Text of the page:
Chess Boxing: A Different Kind Of Saturday NightSeptember 12, 2011
My mate Ola, the one who finds the maddest things to do in Londinium, sent a text a few weeks ago asking if I wanted to go to a Chess Boxing night at the Scala in Kings Cross. That is totally insane, was my first response – I’m in! So what is Chess Boxing, you may ask dear reader? Well, it does exactly what it says on the tin. The opponents play a game of chess, followed by a round of boxing, alternating until there’s either a checkmate in chess, or a knockout/retirement/referee decision in the boxing: whichever comes first.
So there I was on Saturday night, queuing outside the Scala with Ola, waiting to get in. Our eyes brimmed with salted water as we remembered our (separate) experiences of the Scala when it was a cinema featuring all-nighters and martial arts specials. They were great times, but that was then. We were here now for a night of boxing and chess: activities totally alien to me. Once we were frisked, had our food and water removed and got our overpriced drinks (£6.20 for a half cider and a pint of Guinness, would you please?) we made our way to the ring. And that’s where we stayed for the next few hours as the boxers entered the ring where the table was set, played chess, then when the bell rang, the table and chess board were removed, the gloves were put on and the fighting began.
I had high hopes for the first opponents. I assumed the chess was exciting, judging by the reaction of the crowd. Alas, the boxers weren’t exactly giving out much when it came to the punching. But there was a winner, so fair play to them.
These ones are girls: apparently the first for Chess Boxing. I hoped they’d have more go in them than the first set. They did – marginally.
The following set was much better. The chess was more skilful (I’m taking the cue from the audience here) and the boxing was truly exciting. We had also moved to the ringside by then, making for (slightly) better photographs from my crappy camera phone. My prize for making it to the front of the crowd was to be interviewed by their camera crew!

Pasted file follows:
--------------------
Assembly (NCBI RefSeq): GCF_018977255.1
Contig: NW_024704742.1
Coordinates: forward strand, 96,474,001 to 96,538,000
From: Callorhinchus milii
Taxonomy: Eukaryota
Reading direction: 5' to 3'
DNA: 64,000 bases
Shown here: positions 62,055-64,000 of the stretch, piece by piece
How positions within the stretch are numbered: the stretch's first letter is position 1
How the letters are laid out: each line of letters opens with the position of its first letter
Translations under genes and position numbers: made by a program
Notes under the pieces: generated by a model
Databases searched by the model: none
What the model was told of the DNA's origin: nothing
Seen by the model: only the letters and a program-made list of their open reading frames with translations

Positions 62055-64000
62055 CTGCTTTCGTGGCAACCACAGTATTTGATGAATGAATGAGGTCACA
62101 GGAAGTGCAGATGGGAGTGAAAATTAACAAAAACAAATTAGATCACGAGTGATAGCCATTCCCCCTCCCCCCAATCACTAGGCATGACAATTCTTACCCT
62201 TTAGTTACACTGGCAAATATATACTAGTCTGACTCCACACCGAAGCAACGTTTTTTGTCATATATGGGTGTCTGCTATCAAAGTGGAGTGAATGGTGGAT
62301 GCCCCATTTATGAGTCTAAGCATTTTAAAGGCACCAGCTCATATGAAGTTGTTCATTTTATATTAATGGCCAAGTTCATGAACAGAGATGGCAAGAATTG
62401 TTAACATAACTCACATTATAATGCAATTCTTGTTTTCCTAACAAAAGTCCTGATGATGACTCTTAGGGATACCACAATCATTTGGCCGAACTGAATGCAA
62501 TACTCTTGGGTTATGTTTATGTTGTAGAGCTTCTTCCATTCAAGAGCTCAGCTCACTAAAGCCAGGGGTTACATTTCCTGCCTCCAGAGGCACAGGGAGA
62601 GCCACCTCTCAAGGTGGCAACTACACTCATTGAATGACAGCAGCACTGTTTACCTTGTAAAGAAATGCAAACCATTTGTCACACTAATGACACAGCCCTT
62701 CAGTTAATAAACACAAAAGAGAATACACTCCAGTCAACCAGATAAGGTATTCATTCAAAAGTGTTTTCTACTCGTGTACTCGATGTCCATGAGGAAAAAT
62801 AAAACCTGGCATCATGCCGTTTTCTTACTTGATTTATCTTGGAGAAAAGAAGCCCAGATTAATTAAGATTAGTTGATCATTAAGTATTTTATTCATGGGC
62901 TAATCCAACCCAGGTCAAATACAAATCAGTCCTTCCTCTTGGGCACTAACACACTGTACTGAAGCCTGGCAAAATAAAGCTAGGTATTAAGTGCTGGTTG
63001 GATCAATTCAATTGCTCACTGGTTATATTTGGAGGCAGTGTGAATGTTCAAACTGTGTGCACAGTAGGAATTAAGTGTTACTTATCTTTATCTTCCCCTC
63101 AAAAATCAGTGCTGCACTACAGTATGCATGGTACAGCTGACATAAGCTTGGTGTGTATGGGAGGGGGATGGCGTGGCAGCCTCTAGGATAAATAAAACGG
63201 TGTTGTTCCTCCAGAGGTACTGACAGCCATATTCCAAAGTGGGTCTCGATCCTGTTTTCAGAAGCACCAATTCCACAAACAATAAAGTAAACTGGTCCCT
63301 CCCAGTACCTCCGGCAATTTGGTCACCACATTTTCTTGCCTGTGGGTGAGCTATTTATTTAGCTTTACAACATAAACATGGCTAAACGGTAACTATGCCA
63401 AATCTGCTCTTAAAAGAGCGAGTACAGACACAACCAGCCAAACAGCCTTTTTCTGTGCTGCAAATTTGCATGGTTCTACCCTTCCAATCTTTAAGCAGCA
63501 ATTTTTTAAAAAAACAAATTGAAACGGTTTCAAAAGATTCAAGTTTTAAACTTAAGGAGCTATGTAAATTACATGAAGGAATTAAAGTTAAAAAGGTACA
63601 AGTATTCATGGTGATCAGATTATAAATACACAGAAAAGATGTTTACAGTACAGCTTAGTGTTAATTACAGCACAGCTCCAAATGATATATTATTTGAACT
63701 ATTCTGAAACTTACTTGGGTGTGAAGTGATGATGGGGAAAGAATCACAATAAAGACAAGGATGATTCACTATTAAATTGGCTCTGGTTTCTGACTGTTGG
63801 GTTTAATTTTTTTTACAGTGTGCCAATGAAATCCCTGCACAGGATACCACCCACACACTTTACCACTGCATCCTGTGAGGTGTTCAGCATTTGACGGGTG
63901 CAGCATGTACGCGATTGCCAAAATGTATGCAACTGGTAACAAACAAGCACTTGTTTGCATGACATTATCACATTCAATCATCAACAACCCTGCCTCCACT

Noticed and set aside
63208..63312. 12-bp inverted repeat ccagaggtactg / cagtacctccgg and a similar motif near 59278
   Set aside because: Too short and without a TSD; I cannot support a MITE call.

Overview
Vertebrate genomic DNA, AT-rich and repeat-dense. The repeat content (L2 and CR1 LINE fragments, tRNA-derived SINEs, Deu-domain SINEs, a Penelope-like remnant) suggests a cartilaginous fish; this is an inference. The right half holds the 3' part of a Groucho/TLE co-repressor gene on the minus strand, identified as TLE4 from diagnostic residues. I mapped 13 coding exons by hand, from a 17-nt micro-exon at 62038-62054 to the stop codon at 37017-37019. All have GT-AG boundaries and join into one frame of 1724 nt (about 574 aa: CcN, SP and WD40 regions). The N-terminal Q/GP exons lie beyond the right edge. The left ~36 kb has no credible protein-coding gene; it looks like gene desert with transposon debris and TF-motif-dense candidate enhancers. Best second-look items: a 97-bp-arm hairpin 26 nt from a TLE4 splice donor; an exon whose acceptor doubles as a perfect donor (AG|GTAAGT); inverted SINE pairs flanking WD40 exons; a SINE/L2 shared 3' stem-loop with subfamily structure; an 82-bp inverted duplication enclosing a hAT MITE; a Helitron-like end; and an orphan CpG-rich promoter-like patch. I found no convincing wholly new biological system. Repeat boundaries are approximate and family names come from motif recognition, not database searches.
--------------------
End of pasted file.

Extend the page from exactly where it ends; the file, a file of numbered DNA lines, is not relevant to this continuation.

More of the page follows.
The next opponents were hailed as the big hitters of the evening – in every sense. One was a six foot eleven American and the other was a six-foot London-based Dutchman. The big American looked stoned, but worse, I felt he didn’t want to be there at all. Look at that photo and tell me I’m not right.
The Dutchman, on the other hand couldn’t wait to get started. He was probably channelling Rutger Hauer.
The chess was OK, but it was the boxing that got really tasty. As big as the American was, he didn’t stand a chance. The Dutchman really went for it. So much so that the compare and others on the sidelines looked really worried and the referee had to go in and remonstrate with him. Needless to say, he won the fight and the belt.
There was an interval where we were entertained by… well, I don’t know what. I think the girls held by a woman and a man were supposed to be instruments, because they were strapped up to some gizmo that sounded like a Theremin as soon as they were touched. The man in particular was playing his ‘instrument’ very well, if you know what I mean. The audience were left nonplussed.
The last opponents were pretty good. Not much more to say here.
There was a final entertainment featuring a girl with lots of hula hoops. In spite of the music cutting out so many times that she had to do her turn with a different soundtrack altogether, she did very well. She was a true professional and much better than the previous pretentious nonsense.
The verdict? There were times when it was in danger of becoming a pantomime and I think the half time entertainment they put on was wrong for the type of event it was, but overall, I would say it was a good night out and one that made me want to go and see a proper boxing match and learn more about chess. I’d call that a result.